A rapidly intensifying brush fire blazing 5,000 acres in the Los Angeles area Saturday forced hundreds of evacuations — just as firefighters contend with record high temperatures scorching across the state.
At a morning news conference, Los Angeles Mayor Eric Garcetti said the city has never witnessed an inferno of this magnitude in terms of acres, calling it the "largest fire in the history of Los Angeles," and that it had been 45 years since one has occurred in the area, allowing for "plenty of fuel to burn."
Garcetti said the city dispatched several response efforts, including 500 firefighters from numerous departments, who were able to contain 10 percent of the inferno, but added that the blaze — known as the La Tuna Fire — is still not yet confined.
"We have firefighters confining this as it grows," he said, "but conditions are dangerous."
The fire began Friday near the La Tuna Canyon close to the 210 Freeway, north of Los Angeles. It enveloped thousands of acres in a matter of hours, causing not only the highway to be shut down in both directions, but hundreds of immediate evacuations.
Officials ordered mandatory and voluntary evacuations for 300 homes in Burbank, 180 in Los Angeles and 250 in Glendale — with several other communities bracing for the same, the mayor said.
So far, no injuries were reported, which is a huge blessing, said Los Angles Fire Chief Ralph Terrazas.
But three structures, including two homes that did not have brush clearance, had been destroyed, he said.
While the official number still stands at 5,000 acres, Terrazas said he had "confidence" that the area ravaged by the fire is much larger than that.
"We just haven't had time to fly the perimeter with our helicopters," he said.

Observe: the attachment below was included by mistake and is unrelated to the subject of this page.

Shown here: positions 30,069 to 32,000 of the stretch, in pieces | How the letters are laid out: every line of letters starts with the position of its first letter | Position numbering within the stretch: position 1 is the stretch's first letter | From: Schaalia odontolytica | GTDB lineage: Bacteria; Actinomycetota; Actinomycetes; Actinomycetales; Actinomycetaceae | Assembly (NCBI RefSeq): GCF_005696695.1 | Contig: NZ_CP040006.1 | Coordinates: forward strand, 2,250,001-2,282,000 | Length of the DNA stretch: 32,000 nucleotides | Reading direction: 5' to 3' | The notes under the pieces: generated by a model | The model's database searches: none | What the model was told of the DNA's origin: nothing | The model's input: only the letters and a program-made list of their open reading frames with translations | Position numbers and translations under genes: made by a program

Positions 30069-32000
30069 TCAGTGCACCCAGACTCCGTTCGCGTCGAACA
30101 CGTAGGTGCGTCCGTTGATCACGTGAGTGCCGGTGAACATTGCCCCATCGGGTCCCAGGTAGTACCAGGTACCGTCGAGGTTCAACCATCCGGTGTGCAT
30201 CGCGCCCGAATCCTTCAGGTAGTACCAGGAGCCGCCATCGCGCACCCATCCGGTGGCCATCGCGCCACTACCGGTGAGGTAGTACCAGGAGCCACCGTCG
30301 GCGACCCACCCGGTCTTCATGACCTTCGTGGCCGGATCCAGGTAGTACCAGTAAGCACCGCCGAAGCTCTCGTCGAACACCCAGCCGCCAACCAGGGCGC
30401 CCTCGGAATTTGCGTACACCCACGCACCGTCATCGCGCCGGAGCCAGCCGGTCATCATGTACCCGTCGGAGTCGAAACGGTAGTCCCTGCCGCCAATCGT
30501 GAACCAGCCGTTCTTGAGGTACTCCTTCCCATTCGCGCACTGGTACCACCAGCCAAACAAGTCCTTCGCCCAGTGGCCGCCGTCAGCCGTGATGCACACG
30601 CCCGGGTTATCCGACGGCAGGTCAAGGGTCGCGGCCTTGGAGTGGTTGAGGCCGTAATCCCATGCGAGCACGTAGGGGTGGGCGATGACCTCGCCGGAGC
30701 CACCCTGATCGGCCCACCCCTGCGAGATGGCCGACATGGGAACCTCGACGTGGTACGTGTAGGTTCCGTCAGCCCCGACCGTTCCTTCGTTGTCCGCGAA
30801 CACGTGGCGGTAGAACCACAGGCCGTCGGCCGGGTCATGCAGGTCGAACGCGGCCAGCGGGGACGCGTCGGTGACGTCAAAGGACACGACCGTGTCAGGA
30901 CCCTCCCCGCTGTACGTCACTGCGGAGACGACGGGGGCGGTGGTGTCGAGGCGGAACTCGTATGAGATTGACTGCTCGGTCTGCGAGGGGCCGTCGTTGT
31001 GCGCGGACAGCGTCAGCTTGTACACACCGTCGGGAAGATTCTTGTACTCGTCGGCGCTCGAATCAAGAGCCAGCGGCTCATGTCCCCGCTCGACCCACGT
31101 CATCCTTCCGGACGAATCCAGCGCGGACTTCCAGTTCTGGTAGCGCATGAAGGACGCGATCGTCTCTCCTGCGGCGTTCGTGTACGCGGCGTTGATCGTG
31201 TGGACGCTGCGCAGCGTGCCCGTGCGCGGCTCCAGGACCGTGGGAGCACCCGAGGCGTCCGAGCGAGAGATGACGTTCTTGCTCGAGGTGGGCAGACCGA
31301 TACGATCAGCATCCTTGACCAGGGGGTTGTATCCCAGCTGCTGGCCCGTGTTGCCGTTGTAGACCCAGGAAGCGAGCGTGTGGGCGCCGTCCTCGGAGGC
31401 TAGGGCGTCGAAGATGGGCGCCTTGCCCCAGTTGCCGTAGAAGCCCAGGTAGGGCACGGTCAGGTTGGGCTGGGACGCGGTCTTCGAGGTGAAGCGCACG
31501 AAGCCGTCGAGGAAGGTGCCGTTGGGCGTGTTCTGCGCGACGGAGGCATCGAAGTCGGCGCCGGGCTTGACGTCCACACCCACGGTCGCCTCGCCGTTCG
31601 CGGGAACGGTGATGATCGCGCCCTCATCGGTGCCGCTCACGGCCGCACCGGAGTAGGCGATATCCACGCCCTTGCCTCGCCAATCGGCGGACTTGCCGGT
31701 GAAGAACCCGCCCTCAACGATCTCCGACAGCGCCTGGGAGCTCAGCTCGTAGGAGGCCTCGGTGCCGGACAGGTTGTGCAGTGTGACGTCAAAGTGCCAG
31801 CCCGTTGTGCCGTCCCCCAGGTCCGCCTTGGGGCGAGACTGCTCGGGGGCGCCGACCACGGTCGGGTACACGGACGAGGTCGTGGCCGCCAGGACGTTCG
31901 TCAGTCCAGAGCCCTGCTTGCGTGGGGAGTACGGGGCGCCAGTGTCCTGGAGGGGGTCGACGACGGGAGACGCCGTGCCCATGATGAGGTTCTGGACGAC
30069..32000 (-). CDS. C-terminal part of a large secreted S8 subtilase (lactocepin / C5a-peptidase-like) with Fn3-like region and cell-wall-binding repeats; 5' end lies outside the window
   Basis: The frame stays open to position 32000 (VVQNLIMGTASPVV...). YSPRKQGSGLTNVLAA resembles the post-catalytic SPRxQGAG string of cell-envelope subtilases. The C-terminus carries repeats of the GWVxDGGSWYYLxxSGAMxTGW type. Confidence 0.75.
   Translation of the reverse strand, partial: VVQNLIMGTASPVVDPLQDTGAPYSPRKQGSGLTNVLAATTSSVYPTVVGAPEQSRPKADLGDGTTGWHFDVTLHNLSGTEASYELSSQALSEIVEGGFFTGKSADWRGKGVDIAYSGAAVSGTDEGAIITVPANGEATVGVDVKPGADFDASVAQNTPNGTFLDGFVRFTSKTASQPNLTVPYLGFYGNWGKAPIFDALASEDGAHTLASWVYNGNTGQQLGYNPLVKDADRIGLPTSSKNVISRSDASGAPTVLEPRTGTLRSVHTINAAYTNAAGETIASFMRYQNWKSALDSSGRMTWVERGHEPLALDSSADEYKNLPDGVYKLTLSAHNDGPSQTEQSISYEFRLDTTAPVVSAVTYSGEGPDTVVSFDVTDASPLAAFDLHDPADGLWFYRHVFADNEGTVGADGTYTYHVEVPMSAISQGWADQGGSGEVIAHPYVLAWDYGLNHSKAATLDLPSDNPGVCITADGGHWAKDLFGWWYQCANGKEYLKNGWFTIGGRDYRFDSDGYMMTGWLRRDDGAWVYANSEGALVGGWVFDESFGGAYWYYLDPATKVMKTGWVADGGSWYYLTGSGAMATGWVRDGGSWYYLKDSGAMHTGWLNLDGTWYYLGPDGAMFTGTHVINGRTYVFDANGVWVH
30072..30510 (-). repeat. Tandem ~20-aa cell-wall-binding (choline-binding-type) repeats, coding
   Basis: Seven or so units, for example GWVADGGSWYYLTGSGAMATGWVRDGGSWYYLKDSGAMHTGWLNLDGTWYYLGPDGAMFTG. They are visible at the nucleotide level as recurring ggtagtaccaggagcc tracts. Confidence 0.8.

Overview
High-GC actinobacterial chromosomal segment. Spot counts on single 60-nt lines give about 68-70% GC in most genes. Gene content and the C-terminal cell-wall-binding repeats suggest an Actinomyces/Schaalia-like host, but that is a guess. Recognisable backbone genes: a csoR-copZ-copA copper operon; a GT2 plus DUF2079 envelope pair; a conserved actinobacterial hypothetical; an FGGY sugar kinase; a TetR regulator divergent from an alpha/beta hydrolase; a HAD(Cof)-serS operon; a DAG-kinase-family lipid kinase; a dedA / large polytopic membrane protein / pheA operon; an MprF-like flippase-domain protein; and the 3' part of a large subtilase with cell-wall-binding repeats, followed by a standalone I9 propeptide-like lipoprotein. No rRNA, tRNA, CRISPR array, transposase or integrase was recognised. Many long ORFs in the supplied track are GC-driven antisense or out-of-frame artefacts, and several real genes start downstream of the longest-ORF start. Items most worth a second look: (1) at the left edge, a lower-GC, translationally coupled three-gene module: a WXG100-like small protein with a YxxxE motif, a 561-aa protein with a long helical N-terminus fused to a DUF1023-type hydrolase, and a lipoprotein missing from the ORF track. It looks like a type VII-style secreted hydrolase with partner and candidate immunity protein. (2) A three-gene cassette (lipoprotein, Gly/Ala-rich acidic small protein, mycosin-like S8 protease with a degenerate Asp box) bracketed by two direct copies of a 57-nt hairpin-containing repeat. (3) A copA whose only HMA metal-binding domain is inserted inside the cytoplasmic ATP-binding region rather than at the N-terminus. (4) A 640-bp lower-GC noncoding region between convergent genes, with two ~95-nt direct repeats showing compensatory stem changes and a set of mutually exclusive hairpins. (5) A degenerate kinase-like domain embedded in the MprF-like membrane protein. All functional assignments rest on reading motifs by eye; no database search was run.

The cause of the fire remains under investigation.
Exacerbating relief efforts have been searingly hot temperatures and dangerous wind conditions that have blanketed the state for several days.
California residents were under an extreme heat warning through the weekend with temperatures hitting almost triple digits, according to the National Weather Service.
A typically mild-weathered San Francisco hit a sizzling record high of 106 degrees on Friday and Los Angeles checked in at 100 degrees as of Saturday morning.
"Very hot and unstable conditions" are adding to the "extreme fire behavior," the NWS tweeted.
"Our biggest concern is wind and weather, the erratic weather is our No. 1 challenge," Terrazas said.
"Winds have changed direction multiple times, causing the fire to spread in every direction," he added.
Volatile winds helped disperse flames through the Verdugo Mountains, located in Los Angeles County, into surrounding areas.
The fire would be much easier to attack if the weather was not so "unpredictable," Terrazas said.
Law enforcement was assuring individuals who are leery of evacuating that police would remain in the area to protect and secure their homes.
"We have sufficient resources to make sure safety is first and foremost," said Los Angeles police Cmdr. Jorge Rodriguez, adding, "We are here to make sure their property is safe if they evacuate."
Officials were also urging residents to clear brush from their homes to make it easier for firefighters to fight flames that continue to spread.
"Our priority is saving people and saving property," Terrazas said. "Give us a chance to save your house."